Shell’s Covert: Making Sense of ‘Basal Area’

Seeing the Light:  a simple way to estimate

whether your timber stand is open enough for bobwhites

 

As biologists, foresters or other resource professionals, we tend to speak a language all our own. And it’s easy to forget most people we work with don’t speak that same language. I’m reminded of this every time I make a statement to a landowner like, “Your timber basal area is too high for quail. You have about 80 square feet of basal area per acre. With this age pine, you need that basal area down to about 40 to 50 square feet per acre to benefit quail.” 

It took me a while to realize the blank stares I received back were not because of an overdose of cold medicine. In an

Open pine savanna perfect for bobwhite quail (Photo: David Bryan)

effort to make it simpler, I’d say something like, “Well, for trees of this age, a basal area of 40 to 50 square feet per acre would mean you would have about 50 to 60 trees per acre.” Huh? Thus, many a landowner has been forever lost to the babblings of a professional.

Let’s define basal area, then put it in context. Simply stated, basal area is the area in square feet of timber stumpage if you were to cut off every tree about 4 feet off the ground and measure the area of the stumps in square feet.

View through a densitometer shows where cross hairs and circle intersect there is tree limbs. This counts as canopy coverage. By running transects through a pine stand and taking periodic readings with the densitometer – you can get an accurate assessment of canopy coverage.

Envision a stand of older pine trees where each stump cut-off “at breast height” measured out at about 1 square foot of basal area. At this point in their growth, basal area and trees per acre would be exactly the same. To find the area of a circle, the equation A = π x R², or (R x R) where “R” equals the radius of the circle. If you do the math, what it boils down to is a tree that is about 13.5 inches in diameter produces 1 square foot of basal area. Let’s keep it simple and just say 14”. Thus if you had 60 trees of 14” diameter on an acre, you’d have about 60 square feet of basal area.

What a mess, eh? Clear as hot chocolate, right? My point, exactly.

But one thing should be obvious – it takes more trees per acre at smaller diameters to equal 1 square foot of basal area, and fewer larger trees. The good news is none of this math nonsense matters to a quail…what quail care about is how much sunlight reaches the forest floor at mid-day during summer. And it is not really the sunlight they care about. It is what the sunlight produces…more seed and insect-laden herbaceous growth down where they need it.

Let’s think about canopy closure, a concept I believe more people can relate to. Canopy closure ranges from 0% to 100%. A brand new cut-over has 0% canopy coverage. A triple canopy tropical rain forest has nearly 100% canopy coverage. So let’s forget about trees per acre and basal area and just keep it simple … think about sunlight reaching the forest floor. The general rule is this: “At mid-day during summer, when the sun is high in the sky, nearly directly overhead, a properly thinned stand of pines for quail will see about 60% – 65% sunlight on the forest floor at mid-day.” This translates roughly to 35% – 40% canopy coverage.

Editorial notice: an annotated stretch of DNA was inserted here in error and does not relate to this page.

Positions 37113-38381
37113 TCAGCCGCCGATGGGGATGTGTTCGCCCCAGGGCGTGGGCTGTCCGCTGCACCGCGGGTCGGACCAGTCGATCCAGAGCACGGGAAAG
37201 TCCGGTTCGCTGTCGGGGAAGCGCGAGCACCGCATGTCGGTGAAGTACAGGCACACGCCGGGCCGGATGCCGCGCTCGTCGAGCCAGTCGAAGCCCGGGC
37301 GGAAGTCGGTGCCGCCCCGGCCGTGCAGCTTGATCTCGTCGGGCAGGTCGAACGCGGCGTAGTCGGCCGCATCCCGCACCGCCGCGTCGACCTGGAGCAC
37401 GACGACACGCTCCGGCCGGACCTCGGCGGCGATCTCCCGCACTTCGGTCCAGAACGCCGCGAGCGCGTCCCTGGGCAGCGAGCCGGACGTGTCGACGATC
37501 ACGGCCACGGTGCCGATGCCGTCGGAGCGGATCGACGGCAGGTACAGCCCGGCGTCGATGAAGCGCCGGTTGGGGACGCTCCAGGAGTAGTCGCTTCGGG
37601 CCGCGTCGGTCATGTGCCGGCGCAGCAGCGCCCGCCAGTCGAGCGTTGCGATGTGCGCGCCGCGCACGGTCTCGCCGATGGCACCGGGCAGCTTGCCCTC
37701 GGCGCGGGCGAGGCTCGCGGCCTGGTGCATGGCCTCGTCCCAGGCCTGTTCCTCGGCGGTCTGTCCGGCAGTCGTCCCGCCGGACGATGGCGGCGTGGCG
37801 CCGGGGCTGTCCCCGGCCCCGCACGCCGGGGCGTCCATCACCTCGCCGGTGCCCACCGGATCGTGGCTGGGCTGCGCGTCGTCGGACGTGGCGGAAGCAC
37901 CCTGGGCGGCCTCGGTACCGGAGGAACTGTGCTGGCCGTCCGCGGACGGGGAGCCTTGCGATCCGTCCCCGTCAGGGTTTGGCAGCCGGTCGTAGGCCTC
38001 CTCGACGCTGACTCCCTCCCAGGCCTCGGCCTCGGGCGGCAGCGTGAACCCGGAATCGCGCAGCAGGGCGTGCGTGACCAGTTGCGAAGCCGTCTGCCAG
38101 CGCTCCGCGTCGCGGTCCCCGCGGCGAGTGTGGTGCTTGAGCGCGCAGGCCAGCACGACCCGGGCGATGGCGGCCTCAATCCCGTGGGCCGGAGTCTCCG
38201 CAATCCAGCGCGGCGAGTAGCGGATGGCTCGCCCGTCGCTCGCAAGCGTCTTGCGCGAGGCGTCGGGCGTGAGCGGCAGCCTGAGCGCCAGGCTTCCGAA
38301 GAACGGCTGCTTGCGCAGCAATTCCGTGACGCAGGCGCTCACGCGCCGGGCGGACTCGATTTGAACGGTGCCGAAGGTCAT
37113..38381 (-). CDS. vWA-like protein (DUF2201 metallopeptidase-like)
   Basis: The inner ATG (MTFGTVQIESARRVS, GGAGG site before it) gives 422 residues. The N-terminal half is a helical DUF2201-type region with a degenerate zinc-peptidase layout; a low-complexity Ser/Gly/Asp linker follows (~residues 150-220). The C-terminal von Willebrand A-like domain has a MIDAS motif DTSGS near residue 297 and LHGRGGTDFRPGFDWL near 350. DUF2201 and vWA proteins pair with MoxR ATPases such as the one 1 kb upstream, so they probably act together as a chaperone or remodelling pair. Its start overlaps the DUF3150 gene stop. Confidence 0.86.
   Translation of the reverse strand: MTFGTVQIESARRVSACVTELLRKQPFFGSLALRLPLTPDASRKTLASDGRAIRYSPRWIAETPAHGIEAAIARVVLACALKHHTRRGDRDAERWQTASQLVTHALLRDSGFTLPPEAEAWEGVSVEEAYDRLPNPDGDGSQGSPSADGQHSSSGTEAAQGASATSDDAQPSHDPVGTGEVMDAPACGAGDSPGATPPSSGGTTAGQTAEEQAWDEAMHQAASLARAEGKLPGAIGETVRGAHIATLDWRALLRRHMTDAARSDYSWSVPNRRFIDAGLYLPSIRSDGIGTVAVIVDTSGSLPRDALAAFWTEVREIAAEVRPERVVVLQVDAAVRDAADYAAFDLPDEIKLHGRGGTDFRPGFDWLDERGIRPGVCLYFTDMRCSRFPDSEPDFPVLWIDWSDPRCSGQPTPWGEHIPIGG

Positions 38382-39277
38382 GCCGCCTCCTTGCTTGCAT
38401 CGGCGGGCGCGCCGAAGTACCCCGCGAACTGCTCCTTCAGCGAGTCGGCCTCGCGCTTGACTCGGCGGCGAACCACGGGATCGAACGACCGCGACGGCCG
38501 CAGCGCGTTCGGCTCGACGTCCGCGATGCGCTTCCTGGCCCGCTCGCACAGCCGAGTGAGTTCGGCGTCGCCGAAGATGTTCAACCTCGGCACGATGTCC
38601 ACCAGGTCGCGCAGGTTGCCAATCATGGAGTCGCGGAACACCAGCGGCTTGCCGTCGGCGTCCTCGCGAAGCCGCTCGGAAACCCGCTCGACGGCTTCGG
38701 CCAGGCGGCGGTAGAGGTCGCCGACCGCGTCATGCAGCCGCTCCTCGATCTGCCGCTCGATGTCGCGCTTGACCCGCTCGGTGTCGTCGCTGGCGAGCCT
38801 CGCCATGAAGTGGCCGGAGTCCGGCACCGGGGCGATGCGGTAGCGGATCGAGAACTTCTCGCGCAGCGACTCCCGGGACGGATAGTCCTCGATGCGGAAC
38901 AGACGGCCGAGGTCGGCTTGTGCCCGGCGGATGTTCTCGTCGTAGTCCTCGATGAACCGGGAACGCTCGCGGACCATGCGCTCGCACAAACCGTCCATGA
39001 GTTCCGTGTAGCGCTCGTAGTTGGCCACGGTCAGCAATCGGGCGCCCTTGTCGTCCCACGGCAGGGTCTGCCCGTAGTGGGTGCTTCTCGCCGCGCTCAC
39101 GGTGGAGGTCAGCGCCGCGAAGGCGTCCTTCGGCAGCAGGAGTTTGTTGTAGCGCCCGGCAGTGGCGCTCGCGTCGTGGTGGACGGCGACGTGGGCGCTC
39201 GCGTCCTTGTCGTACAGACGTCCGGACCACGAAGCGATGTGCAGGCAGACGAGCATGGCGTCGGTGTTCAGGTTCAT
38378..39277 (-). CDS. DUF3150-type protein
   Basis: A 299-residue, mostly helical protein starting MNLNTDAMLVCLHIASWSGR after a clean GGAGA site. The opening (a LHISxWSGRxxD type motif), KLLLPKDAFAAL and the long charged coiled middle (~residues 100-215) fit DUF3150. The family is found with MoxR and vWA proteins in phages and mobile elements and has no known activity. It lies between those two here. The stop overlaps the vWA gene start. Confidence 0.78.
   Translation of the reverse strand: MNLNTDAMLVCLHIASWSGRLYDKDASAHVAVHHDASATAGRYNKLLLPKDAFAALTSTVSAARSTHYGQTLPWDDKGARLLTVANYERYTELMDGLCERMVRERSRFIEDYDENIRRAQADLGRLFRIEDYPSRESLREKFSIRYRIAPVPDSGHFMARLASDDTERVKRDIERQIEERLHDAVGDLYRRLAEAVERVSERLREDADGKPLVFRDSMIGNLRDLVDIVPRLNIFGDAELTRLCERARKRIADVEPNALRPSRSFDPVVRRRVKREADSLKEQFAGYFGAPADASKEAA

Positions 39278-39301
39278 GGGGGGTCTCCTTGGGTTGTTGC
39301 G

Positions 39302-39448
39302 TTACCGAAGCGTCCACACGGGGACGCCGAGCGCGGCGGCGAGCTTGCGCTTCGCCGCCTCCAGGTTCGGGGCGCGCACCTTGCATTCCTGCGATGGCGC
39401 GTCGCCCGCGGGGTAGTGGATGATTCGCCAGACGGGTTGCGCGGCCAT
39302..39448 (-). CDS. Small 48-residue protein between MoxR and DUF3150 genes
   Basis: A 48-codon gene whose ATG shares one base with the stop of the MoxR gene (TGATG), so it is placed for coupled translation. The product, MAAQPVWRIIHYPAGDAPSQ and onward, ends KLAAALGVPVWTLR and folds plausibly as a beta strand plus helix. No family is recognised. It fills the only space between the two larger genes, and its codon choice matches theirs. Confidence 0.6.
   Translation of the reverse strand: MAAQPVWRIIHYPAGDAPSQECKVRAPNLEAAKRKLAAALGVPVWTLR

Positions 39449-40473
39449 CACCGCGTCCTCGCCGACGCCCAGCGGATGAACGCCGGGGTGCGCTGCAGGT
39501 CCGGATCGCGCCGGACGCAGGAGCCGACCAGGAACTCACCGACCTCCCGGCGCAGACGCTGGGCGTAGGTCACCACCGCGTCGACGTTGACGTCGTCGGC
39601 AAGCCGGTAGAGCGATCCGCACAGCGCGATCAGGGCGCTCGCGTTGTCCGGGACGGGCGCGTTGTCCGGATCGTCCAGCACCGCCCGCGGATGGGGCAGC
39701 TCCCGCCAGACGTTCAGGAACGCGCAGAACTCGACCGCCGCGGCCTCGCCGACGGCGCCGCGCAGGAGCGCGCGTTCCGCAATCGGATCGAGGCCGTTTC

Simply put, when you stand under your thinned pine stand and look up, you should see a good bit more sky than tree crowns. This can be measured in many ways, one being with a densitometer. But understanding the concept is more important than taking exact measurements.

Most likely when you approach thinning your pines, you will work with a consulting forester. The forester will understand basal area and trees per acre. As the landowner, your job is to clearly state your goals to the forester. You need to make sure they understand you want to see your trees thinned a bit heavier than normal. The forester then translates your desires to the wood cutters.

Many cutters are accustomed to doing things a certain way. In order to communicate effectively how you want your trees thinned, it may be necessary to have a portion of the stand “marked.” The forester will use timber marking paint to mark “leave trees.” The cutter then harvests all but the un-marked trees. It costs money to have trees marked, but you do not have to have the entire stand done. For example, on our stand of loblolly pines, we had our forester mark five acres out of 65. These five acres gave the cutter a visual image of what we wanted and he took it from there. Our forester deducted the price of the marking out of our timber profits.

On most sites in Virginia loblolly pines are thinned first between the age of 15 and 20 years. We usually recommend that on a first thinning to simply go with the standard rate of thinning common in the area, or what your forester recommends. These younger trees are still relatively small in diameter and susceptible to wind and ice damage. But by the time they reach the age for a second thinning, 25 years or so, they can tolerate a real “quail thinning.” They can be managed from this point forward specifically for quail if that is your goal. While most loblolly pine stands are clear-cut for saw timber at around 35 years of age, there is no reason they cannot be managed much longer if the creation of pine savanna habitat is desired.

That’s enough for today. We’ll talk more next time about the economic pros and cons of longer term pine management, and we’ll throw in a discussion about prescribed fire to round out the discussion on what our friends at NBCI call “sunlight, fire and quail.”

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